Here is what the Army's next armed scout helicopter might look like

Here is what the Army's next armed scout helicopter might look like

Boeing FARA
  • All five defense teams competing to build the Army's Future Attack and Reconnaissance Aircraft (FARA) have revealed their designs.
  • Boeing, the last of the major players, showed its hand Tuesday, revealing the Boeing FARA.
  • The other competitors are Bell and Collins Aerospace with the 360 Invictus, L3 and AVX with their FARA CCH, Lockheed Martin's Sikorsky with the Raider X, and Karem Aircraft, Northrop Grumman, and Raytheon with the AR40.
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The US Army is looking for a new armed scout helicopter, and Boeing has finally unveiled its vision for the future aircraft.

The Future Attack and Reconnaissance Aircraft (FARA) program is one of Army Futures Command's Future Vertical Lift (FVL) priorities.

Boeing FARA, as the company is calling its design, is a fully integrated, purpose-built design that Boeing expects to fill a gap in Army aviation, the company said in a release Tuesday. The aircraft features a three-rotor system, as well as a "modular, state-of-the-art cockpit with a reconfigurable large area display and autonomous capabilities."

Boeing was the last of the five competing defense teams to show their hand in the FARA competition.


Other FARA designs include the 360 Invictus from Bell, which is working closely with Collins Aerospace.

Bell 360 Invictus

L3 and AVX have their FARA CCH.

AVX-L3 compound coaxial helicopter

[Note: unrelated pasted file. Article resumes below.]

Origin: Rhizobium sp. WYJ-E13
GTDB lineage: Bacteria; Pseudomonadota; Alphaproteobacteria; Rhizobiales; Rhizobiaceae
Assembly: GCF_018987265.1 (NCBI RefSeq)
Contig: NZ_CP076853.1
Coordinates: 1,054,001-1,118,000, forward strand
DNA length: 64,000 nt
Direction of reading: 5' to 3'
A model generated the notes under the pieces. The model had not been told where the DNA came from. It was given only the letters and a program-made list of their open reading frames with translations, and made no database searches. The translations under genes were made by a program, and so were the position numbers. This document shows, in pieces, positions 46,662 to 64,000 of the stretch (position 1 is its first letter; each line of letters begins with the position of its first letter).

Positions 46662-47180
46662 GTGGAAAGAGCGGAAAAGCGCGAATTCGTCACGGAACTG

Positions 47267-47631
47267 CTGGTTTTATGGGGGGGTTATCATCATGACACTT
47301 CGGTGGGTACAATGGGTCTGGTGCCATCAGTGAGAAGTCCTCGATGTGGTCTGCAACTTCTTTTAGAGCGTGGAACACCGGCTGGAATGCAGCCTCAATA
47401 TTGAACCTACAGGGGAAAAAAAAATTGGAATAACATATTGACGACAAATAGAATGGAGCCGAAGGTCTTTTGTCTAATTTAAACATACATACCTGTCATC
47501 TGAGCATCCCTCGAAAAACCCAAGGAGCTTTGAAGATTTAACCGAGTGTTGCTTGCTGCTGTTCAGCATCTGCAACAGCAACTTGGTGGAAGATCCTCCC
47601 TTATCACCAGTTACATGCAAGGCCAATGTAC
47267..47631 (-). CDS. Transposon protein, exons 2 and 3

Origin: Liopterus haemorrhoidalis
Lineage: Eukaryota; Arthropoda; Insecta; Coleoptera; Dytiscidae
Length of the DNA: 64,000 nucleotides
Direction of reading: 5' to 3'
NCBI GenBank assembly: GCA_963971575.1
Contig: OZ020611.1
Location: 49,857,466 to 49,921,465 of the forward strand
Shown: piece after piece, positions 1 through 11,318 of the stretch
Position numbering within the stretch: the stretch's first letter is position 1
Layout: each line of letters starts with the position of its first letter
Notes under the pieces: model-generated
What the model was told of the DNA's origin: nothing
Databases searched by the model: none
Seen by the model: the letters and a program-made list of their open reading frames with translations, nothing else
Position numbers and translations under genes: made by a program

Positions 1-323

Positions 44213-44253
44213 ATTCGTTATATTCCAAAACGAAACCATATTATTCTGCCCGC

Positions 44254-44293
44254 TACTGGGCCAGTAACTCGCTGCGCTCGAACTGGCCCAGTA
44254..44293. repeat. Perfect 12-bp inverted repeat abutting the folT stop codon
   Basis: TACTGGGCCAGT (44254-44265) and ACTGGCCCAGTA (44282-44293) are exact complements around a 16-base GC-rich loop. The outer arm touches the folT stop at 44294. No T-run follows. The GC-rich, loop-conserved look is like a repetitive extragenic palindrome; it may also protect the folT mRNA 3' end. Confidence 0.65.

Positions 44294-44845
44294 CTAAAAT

Lockeed Martin's Sikorsky is pitching its Raider X.


Sikorsky Raider X

And, Karem Aircraft, Northrop Grumman, and Raytheon have their AR40.

Karem AR40

Each of the five designs has its own unique features, such as the FARA CCH's ability to be reconfigured for different mission sets, but all of the aircraft are designed to provide the Army with an aircraft that is agile, lethal, and survivable.

The Army expects this helicopter to be a high-speed aircraft able to travel at speeds in excess of 180 knots.


Last year, Brig. Gen. Walter Rugen, the Army FVL cross-functional team leader, said that "FARA is going to be the greatest armed reconnaissance helicopter in the world."

The FARA program aims to replace the OH-58 Kiowa Warrior, which was retired in 2014. The five competing companies were selected April to develop prototypes. Soon, the Army will select two companies to move forward to the next phase of development.

Competition for the FARA program is expected to wrap up after a fly-off in 2023, and the final FARA selection is expected to be fielded by 2028.